In a coordinated move hours after Soviet President Mikhail Gorbachev left the United States, the U.S. and British governments yesterday vetoed competing proposals by two major telephone companies in their countries to build a modern fiber optic communications line across the Soviet Union.

The move came despite repeated calls by Gorbachev during his visit here for increased investment and aid from the West to help modernize the Soviet economy.

Bush administration officials said the actions were timed to signal to U.S. allies that the United States and Britain have come together on the eve of a multinational meeting today in Paris to discuss loosening restrictions on technology exports to the Soviet Union and Eastern Europe.

Under pressure from allies and U.S. business, the Bush administration has agreed to greatly liberalize export controls on machine tools and computers. But up until now it has stood firm on telecommunications, although administration officials said a compromise is possible during the meeting of the 17-nation Coordinating Committee on Multilateral Export Controls (Cocom).

Regional phone company US West Inc. of Denver, which heads an international consortium that wants to build a $500 million line, said the Commerce Department had informed it that the U.S. government would oppose its application on national security grounds.

Laird Walker, US West's vice president for federal relations, said the company would appeal the ruling. "The extension of communications to the Soviet Union is inevitable in the world market," he said.

An administration source said the British government had delivered a similar message to Cable & Wireless, a British telecommunications company that heads another group that proposed to build a similar but less technically advanced line.

Both would run from Japan to Western Europe, crossing the Soviet heartland, and would carry both international and domestic Soviet calls and data communications. The projects' proponents say it would help economic development in the Soviet Union, as well as a cross-border flow of democratic ideas.

The United States has taken the toughest line on keeping export controls tight, arguing in meetings of Cocom that security of the West still requires limits on exports. Fiber optics, in which voices are transmitted as bursts of light, could give away technology with important military applications, the United States has said, and is also used in controling missiles.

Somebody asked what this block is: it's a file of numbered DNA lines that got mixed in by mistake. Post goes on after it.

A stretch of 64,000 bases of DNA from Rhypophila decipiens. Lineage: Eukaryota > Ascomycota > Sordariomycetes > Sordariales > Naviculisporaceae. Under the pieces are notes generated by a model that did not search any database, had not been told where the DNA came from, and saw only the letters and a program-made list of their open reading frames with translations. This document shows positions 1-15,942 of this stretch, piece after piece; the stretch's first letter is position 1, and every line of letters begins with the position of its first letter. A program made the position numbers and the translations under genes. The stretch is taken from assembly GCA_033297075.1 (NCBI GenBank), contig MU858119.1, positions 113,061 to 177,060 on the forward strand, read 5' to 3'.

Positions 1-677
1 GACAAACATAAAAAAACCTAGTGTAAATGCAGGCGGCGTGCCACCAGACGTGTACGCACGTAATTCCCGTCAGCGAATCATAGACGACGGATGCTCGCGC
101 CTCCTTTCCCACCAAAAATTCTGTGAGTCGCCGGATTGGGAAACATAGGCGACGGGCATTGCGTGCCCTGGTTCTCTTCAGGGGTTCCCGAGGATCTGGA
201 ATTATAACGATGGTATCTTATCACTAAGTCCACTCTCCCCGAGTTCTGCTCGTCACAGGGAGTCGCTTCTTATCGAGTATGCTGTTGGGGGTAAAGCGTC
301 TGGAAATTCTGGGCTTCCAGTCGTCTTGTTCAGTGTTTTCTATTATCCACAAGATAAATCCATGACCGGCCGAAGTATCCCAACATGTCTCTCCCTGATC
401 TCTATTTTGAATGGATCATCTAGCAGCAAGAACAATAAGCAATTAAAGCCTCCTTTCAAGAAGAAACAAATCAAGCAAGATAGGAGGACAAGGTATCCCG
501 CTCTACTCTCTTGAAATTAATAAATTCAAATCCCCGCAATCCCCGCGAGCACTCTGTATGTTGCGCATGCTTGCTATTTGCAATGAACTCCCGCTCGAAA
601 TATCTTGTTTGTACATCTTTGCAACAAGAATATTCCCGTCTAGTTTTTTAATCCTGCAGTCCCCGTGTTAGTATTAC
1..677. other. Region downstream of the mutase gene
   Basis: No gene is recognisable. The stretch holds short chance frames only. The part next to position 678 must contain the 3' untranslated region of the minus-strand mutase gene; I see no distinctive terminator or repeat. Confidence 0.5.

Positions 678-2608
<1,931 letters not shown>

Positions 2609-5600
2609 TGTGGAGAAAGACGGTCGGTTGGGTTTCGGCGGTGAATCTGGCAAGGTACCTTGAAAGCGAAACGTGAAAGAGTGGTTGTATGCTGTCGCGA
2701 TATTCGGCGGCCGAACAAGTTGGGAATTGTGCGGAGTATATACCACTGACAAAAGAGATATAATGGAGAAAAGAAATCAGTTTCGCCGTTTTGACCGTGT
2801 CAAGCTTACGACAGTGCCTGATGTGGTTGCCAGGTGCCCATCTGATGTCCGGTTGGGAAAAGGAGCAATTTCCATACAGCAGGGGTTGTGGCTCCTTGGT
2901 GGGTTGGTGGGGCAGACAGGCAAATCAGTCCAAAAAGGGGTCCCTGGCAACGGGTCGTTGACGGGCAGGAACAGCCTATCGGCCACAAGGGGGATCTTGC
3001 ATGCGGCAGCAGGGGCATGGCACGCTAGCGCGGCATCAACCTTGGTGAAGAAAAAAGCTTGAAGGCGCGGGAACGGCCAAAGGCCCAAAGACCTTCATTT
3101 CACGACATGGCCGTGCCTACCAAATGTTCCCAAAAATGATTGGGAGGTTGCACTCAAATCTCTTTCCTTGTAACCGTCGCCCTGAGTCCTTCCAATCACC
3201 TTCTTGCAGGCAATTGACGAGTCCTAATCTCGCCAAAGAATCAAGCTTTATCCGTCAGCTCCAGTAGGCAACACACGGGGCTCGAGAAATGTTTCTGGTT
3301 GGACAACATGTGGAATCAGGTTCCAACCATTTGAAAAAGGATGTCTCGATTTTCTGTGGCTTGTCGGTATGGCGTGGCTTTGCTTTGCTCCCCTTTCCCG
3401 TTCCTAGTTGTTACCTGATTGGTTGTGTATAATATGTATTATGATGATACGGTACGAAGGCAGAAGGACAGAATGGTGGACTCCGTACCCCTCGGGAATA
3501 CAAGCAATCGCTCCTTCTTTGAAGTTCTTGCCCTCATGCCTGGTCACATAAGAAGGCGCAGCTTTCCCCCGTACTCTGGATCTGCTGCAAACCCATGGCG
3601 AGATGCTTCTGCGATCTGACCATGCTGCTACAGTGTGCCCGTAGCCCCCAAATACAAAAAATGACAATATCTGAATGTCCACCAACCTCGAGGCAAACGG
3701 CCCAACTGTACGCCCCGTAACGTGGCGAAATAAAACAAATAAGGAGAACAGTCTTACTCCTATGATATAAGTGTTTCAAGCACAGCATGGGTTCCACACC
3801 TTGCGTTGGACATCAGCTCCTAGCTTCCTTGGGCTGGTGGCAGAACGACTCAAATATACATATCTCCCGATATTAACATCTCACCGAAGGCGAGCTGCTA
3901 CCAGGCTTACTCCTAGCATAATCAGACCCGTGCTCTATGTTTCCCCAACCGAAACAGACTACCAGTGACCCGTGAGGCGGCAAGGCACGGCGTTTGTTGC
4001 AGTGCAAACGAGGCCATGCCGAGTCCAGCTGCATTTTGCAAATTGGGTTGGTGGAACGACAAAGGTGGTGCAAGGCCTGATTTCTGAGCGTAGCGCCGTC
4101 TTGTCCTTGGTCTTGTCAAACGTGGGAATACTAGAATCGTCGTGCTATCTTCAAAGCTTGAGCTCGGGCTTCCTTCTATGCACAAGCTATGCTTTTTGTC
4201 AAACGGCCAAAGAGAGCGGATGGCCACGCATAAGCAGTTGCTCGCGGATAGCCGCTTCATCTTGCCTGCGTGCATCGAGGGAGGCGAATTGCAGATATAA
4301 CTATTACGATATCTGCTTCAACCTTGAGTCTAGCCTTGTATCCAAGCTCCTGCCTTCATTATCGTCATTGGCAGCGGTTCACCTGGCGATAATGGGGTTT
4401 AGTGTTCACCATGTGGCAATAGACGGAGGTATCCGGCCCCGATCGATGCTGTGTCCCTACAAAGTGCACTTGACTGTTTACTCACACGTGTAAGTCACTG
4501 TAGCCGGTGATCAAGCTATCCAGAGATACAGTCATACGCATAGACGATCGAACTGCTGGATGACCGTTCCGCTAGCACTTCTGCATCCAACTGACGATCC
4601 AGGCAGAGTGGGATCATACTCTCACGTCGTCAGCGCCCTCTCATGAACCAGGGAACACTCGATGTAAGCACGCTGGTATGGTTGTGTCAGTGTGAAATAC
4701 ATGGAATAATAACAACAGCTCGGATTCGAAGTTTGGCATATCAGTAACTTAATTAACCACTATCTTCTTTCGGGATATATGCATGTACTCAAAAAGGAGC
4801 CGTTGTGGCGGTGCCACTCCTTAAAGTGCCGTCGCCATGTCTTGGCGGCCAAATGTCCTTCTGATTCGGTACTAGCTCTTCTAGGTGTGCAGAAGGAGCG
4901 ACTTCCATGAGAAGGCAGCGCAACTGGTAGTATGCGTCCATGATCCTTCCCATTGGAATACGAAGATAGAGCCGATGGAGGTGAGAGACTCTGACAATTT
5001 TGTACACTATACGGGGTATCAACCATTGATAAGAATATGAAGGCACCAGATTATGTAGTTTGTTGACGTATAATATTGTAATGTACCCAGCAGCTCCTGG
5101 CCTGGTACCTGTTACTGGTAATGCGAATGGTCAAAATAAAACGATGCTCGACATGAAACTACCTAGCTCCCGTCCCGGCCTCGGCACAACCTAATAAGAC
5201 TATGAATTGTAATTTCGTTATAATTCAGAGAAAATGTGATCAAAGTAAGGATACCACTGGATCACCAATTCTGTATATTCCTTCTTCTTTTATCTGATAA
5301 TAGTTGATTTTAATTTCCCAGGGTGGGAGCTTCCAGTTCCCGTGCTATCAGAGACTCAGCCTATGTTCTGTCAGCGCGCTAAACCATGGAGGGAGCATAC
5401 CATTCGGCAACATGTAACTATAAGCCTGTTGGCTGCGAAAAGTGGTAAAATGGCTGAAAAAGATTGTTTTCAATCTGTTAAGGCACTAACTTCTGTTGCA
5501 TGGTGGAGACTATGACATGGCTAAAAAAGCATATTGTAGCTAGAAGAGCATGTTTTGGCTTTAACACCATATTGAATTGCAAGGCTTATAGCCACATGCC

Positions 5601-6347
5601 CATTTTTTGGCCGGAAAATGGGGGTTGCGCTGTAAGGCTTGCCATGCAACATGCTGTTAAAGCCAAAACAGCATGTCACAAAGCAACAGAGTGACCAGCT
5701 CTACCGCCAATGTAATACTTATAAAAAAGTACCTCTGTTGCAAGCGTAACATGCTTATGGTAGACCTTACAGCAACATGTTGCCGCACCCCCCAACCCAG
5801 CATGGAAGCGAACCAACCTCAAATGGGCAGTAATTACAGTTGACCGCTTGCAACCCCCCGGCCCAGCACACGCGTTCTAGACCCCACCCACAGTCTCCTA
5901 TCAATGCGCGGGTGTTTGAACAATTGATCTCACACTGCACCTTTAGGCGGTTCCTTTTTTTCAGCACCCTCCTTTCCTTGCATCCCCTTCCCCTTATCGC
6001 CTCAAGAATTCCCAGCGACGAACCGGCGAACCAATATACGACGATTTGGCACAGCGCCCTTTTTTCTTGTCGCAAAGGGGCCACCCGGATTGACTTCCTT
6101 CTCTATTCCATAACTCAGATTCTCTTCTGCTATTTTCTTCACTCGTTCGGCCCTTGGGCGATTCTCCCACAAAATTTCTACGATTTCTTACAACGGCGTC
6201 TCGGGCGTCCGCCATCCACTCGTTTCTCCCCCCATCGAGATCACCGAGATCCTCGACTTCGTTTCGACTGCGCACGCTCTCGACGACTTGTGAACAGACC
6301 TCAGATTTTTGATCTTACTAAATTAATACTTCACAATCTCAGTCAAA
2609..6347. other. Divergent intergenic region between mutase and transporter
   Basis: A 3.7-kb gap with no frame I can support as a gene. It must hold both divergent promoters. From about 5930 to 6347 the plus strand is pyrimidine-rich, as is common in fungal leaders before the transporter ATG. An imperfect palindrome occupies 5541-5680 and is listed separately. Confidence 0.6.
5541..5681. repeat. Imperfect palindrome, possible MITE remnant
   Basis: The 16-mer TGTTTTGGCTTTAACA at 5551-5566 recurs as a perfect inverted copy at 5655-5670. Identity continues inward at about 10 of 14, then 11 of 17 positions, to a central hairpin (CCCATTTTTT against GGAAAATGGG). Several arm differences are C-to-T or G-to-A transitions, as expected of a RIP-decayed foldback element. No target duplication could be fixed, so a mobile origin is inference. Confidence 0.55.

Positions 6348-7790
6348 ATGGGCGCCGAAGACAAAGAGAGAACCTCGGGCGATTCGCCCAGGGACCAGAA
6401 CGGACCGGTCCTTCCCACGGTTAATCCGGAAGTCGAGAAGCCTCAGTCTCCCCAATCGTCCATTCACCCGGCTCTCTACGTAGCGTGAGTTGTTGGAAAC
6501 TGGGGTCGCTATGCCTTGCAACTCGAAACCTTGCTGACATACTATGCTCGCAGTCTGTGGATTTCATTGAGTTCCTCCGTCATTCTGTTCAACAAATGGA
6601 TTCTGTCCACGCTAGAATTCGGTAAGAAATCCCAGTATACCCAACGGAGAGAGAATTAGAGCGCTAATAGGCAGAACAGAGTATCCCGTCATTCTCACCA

Administration sources said the U.S. position was also influenced by the National Security Agency, which said it would have a harder time listening in on communications in the Soviet Union and Eastern European nations if they had fiber optic cables and advanced digital switching gear.

West Germany has opposed this argument, saying that Cocom was designed to protect Western technology, not to make spying easier. Further, U.S. telecommunications companies feared that the government of Prime Minister Margaret Thatcher, which had balked previously at U.S. attempts to control the movement of other technology to Eastern Europe and the Soviet Union, might approve the Cable & Wireless project on its own if the United States acted against US West.

The latest U.S. proposal to loosen export controls would allow the sale of more advanced computers to the newly democratic Eastern European countries of Czechoslovakia, Hungary and Poland rather than to the Soviet Union. Britain opposes this arrangement on the grounds that Gorbachev should be rewarded for allowing these countries to step away from communism.

But the cooperation between Washington and London in squashing efforts by U.S. and British companies to lay fiber optic cable across the Soviet Union suggests that the differences over computers are likely to be patched up.

Complicating the situation, however, were reports circulating among the U.S. telecommunications companies that South Korea is interested in the Soviet contract. Seoul has the technical capability, U.S. industry sources said, and is not a Cocom member, although it has pledged to cooperate with Western export control restrictions.

South Korean President Roh Tae Woo flew to San Francisco Monday specifically to meet with Gorbachev with the aim of normalizing relations between the two countries. Gorbachev reportedly would like to tap into Korean technology to help modernize the Soviet Union.